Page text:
Today marks the 175th anniversary of the arrival of the wooden statue of the Assumption of the Virgin Mary in the parish church of Mqabba.

The origin of the bond between the feast of the Assumption, popularly called Santa Marija, and the people who centuries ago lived in this traditional village of the south is unknown.

The first reference comes from a petition made in 1592 by the villagers to the bishop of the time, asking to have a parish erected in Mqabba under the patronage of the Assumption. Their wish was fulfilled six years later, in 1598, when Bishop Tommaso Gargallo founded the new parish dedicated to the Assumption.

Since then, the parish feast has been celebrated on August 15 each year with the rituals of the most important feast of the parish.

From a document written in Italian by parish priest Tumas Agius-Caruana (1833-1849), now in the parish archives, we learn that at the beginning of the 19th century Mqabba already had a processional statue of the Assumption. This statue, however, according to the parish priest, was unattractive.

Early in 1835, the parish priest announced his intention to adorn the parish church with a beautiful titular statue depicting the mystery of the Assumption.

He asked two priests serving at the parish to help him collect the necessary funds. Fr Agius-Caruana says that “when the announcement was first made during Mass on a Sunday, the collection made in the church yielded almost the entire sum needed.”

On October 30, 1835, a contract was signed between the Mqabba parish priest and the well known sculptor Alessandro Farrugia in the presence of notary Massimiliano Menville-Troisi in Zejtun.

The sculptor agreed to produce a wooden statue of the Virgin in assumption and to abide byvery detailed conditions as to its shape, delivery time, checking to be done twice by a group of artists and payment.

Mqabba’s titular statue is the only serpentine baroque statue in the parish church. This style was introduced in Malta by Melchiorre Gafà in the 17th century and the processional statues consideredto be the most artistic are all inthis style.

The characteristic feature of these statues, very visible in the titular statue of Mqabba, is the flowing movement showing action, which is found in no other style.

The body is never standing straight; it is either in the act of walking, or else turning around. In the case of Mqabba’s Assumption, Farrugia sculpted the Virgin half-kneeling and half-leaning on the clouds beneath her, giving the figure an exquisite pose.

Once the statue was completed, at the beginning of August 1836, the date for carrying it from the artist’s residence in Zejtun to Mqabba was set for the eve of the feast of the Assumption, being a Sunday like this year.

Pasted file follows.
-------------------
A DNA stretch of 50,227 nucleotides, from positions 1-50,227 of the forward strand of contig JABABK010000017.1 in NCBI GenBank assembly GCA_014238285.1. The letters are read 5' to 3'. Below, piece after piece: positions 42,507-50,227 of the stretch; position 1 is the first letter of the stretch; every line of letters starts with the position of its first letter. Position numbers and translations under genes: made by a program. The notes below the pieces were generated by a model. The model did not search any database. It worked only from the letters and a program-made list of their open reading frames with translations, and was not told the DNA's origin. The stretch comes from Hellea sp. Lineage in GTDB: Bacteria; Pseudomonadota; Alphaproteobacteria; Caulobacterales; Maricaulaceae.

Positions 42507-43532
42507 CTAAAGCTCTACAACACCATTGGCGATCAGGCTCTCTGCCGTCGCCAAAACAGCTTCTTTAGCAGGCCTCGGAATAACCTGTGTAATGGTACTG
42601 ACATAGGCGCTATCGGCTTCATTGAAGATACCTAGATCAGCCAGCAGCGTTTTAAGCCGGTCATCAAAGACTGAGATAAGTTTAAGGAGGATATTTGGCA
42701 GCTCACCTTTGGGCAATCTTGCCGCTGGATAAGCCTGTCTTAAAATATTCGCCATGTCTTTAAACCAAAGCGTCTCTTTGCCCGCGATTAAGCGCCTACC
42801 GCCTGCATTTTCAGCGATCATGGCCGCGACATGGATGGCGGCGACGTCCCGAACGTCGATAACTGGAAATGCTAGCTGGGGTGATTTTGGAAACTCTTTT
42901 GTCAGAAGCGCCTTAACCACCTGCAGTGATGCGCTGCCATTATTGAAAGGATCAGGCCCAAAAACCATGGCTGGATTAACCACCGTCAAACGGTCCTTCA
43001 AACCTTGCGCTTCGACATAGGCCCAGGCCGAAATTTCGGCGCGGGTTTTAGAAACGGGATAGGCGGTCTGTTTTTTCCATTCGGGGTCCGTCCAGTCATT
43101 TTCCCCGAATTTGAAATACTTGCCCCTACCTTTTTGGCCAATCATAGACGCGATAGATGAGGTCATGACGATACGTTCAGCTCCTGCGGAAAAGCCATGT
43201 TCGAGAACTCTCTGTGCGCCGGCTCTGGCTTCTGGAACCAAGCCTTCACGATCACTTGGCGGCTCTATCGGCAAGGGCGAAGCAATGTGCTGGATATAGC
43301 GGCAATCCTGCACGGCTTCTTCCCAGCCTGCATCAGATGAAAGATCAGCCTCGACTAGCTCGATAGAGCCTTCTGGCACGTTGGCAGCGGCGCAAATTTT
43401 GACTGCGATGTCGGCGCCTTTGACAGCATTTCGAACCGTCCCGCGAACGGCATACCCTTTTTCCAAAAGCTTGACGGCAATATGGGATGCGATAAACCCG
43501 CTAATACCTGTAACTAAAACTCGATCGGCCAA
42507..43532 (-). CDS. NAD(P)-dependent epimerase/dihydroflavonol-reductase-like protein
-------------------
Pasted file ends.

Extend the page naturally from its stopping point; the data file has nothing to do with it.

The detailed account given by parish priest Agius-Caruana describes how all streets fromZejtun to Mqabba were decorated with flowers, the entire village was lit up with coloured oil lamps, three triumphal arches were built and under which the statue had to enter the village, and the church was also lit up and decorated.

Many villagers went to Zejtun that day to accompany the statue of their patron on the longest ever procession it has had – four miles.

Leaving Zejtun at about 1.30 p.m., the new titular statue was welcomed in the parish churches of Għaxaq and Gudja, arriving on the outskirts of Mqabba late at night, where it was welcomed by a troop of soldiers saluting with their guns.

The statue was then taken solemnly around the streets till it reached the parish church. Bells tolled, fireworks lit the skies and music was playing in the church, says Fr Agius-Caruana. He concludes that “the great joy of these events merit being passed fromgeneration to generation.”

In the last 175 years, no alteration was made to the statue. Two major restoration interventions were made in 1966 (by Samuel Bugeja) and in 1986 (by Horace Farrugia and Michael Camilleri-Cauchi). In 1928, the original wooden sarcophagus was replaced with a silver one designed by Abram Gatt and produced in Milan. This silver pedestal followed those made in Senglea, Vittoriosa and Cospicua between 1903 and 1905. It cost £400, £10 of which are said to have been contributedby Sir Gerald Strickland, PrimeMinister of Malta at the time.

To this day and for years to come, the statue of the Assumption is the foremost Marian image which gives identity to the village and the people of Mqabba. This beautiful and devout baroque statue represents the Virgin Mary under the title chosen by our forefathers to be the patron and protector of their village and parish.

The logo chosen by the parish of Mqabba for this anniversary shows a drawing of the statue and the words ‘175 sena xbihetek tressaqna lejn Alla’ (175 years your image drawing us closer to God). This message is witness to theVirgin Mary’s role in the life of every Christian.

Fr Jonathan Farrugia, BA, (Hons), S.Th.L., is reading for a doctoral degree in Patristic Sciences at the Augustinian Institute in Rome

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